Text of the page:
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Voters to decide on raising fees for construction companies

In less than two weeks, Columbia voters will decide whether to raise fees construction companies pay to build new homes and businesses.

The city plans to collect the money for new roads. The idea has gotten a lot of attention in the last month.

A campaign committee called Citizens For a Better Columbia, backed by local developers, formed at the beginning of the month to defeat the plan.

On the other side, some city leaders continue to spread the word about why the fee hikes are needed.

The campaign for proposition 2 picked up this week as yard signs started popping up and commercials hit the airwaves.

Some voters even got a mailer illustrating with rhymes why they should vote against the fees.

While some say they are needed to keep Columbia’s infrastructure on pace with its growth, others said the fees are nothing more than new taxes.

“Proposition 2 is not a tax. It is a charge that will be levied on the developers of new homes and new commercial buildings,” said 4th Ward councilman Ian Thomas.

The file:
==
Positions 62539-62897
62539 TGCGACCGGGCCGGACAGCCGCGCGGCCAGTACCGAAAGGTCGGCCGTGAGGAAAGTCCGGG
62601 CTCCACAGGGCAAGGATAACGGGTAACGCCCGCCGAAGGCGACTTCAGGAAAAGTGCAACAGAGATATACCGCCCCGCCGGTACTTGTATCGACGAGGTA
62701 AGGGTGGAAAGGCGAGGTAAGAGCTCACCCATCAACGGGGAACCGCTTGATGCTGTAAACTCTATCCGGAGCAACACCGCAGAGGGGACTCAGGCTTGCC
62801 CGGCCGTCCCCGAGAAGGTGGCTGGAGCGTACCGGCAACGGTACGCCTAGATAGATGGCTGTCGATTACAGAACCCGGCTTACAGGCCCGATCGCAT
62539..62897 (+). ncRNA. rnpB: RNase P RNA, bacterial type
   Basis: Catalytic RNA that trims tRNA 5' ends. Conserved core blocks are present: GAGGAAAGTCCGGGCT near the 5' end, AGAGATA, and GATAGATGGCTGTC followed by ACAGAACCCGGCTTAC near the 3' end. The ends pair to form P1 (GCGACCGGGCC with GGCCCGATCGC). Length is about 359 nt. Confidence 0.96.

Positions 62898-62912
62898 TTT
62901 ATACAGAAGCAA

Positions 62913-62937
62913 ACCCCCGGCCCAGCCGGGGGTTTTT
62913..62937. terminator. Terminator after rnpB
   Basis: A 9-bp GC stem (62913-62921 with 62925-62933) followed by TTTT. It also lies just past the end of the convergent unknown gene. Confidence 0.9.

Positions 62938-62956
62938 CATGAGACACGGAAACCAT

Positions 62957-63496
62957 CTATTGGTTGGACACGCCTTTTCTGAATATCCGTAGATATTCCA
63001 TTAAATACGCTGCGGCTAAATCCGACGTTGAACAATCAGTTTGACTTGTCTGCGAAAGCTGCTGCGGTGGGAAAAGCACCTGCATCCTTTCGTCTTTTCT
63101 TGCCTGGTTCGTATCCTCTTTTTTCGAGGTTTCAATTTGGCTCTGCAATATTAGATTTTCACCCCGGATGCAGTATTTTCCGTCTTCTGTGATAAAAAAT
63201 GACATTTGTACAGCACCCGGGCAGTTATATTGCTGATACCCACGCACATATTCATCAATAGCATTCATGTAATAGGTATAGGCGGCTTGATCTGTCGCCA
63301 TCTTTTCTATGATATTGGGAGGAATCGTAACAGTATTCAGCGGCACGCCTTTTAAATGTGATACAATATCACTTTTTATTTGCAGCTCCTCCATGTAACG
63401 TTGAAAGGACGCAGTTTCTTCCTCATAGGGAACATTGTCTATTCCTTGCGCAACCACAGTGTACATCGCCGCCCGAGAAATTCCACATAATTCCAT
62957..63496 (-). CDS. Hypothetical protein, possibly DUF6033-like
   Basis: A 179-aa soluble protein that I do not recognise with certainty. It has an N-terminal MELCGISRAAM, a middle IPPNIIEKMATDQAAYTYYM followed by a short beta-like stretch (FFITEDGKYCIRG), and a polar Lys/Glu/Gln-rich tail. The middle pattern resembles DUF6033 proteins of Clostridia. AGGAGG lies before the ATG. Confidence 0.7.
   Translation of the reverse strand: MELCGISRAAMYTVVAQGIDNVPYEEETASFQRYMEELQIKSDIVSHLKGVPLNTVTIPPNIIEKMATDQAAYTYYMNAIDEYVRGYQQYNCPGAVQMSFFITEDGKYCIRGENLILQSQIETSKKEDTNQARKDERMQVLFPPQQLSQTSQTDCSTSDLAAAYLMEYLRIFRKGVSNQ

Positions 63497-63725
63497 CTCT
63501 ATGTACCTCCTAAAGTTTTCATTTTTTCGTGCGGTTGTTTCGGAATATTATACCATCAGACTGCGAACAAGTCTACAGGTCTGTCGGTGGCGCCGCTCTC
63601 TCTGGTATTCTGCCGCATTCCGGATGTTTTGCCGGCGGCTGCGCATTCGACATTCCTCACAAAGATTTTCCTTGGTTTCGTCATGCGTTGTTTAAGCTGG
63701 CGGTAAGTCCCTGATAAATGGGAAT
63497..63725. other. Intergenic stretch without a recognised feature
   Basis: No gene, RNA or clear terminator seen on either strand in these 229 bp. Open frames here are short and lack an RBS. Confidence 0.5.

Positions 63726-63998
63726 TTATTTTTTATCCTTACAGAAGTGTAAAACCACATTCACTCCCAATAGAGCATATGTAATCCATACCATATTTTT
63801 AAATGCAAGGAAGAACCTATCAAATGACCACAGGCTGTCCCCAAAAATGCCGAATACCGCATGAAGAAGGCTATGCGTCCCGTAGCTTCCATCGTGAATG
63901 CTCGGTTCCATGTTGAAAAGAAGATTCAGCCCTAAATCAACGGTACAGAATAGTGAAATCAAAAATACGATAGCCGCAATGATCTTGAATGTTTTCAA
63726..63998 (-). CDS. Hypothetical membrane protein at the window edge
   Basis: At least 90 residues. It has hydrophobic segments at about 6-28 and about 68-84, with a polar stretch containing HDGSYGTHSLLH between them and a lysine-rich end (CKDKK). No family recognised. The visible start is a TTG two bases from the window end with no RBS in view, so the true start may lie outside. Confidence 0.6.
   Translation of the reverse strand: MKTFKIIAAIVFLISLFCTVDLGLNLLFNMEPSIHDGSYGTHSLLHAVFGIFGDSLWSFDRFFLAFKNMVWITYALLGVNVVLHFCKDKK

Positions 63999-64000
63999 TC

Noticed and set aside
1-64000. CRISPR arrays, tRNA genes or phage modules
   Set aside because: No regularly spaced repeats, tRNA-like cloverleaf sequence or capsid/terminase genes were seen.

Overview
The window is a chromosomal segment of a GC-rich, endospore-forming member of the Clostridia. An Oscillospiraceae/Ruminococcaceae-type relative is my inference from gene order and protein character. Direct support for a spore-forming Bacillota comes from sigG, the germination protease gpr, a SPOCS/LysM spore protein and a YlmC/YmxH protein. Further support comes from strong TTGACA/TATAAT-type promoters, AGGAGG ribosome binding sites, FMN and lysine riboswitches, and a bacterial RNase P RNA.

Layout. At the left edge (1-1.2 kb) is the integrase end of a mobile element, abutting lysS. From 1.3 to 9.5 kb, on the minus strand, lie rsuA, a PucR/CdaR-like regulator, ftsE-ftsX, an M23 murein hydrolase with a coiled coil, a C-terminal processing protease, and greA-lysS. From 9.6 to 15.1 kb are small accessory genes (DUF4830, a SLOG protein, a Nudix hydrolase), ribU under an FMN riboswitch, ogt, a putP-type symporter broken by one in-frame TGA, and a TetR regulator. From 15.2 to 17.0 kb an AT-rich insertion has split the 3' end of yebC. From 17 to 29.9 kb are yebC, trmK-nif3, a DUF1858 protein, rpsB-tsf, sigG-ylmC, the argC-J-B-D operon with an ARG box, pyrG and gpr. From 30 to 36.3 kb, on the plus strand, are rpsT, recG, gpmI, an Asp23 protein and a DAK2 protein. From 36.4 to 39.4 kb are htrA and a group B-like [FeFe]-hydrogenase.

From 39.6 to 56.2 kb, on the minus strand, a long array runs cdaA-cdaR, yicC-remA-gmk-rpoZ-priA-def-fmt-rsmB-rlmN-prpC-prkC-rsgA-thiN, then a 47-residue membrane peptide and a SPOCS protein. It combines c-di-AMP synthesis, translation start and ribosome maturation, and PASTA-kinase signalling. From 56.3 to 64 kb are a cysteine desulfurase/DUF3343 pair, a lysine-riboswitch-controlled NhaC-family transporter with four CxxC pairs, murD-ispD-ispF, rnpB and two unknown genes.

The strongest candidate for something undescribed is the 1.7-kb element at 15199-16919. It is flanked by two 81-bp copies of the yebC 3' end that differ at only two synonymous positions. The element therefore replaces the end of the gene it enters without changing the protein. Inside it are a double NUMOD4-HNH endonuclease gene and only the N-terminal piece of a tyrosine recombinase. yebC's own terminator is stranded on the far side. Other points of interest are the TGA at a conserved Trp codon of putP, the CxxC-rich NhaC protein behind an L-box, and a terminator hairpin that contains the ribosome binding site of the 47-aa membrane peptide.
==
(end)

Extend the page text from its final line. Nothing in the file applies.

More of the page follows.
Thomas said he feels prop 2 is necessary in order to keep growing Columbia’s roads and infrastructure.

Right now, a charge of 50 cents per square foot is levied on in all new development, but that could change soon if prop 2 passes.

If that’s the case, builders of new residential units would be charged $1 per square foot. $1.50 per square foot for non-residential construction low impact, meaning not adding a significant amount of traffic to the roads. $2 would be charged for high impact residential buildings.

“I would definitely say it’s a tax,” said Brian Toohey, Director of Operations of the Columbia Board of Realtors.

Toohey said he feels it’s a tax because with other fee increases in the past, council voted on it.

“So, the fact that they are having to send this for a public vote tends to make me feel this is a tax increase,” said Toohey.

One, he said could affect grocery prices, home sales, and renters.

“It could potentially increase all tax because that new structure is built and they have these higher costs they are going to factor those costs into that development.”

Thomas said there is no way sales taxes are going to be affected by this, though the price of homes may go up.

“It will affect people purchasing new buildings. New people moving to Columbia will pay more for their homes assuming they will pass on this additional cost,” said Thomas.

Thomas pointed out though with this added fee, taxpayers would be paying 20% less in infrastructure capacity costs.

If prop 2 passes, the fee would be phased in over a three-year period. These would not apply to additions on those buildings.

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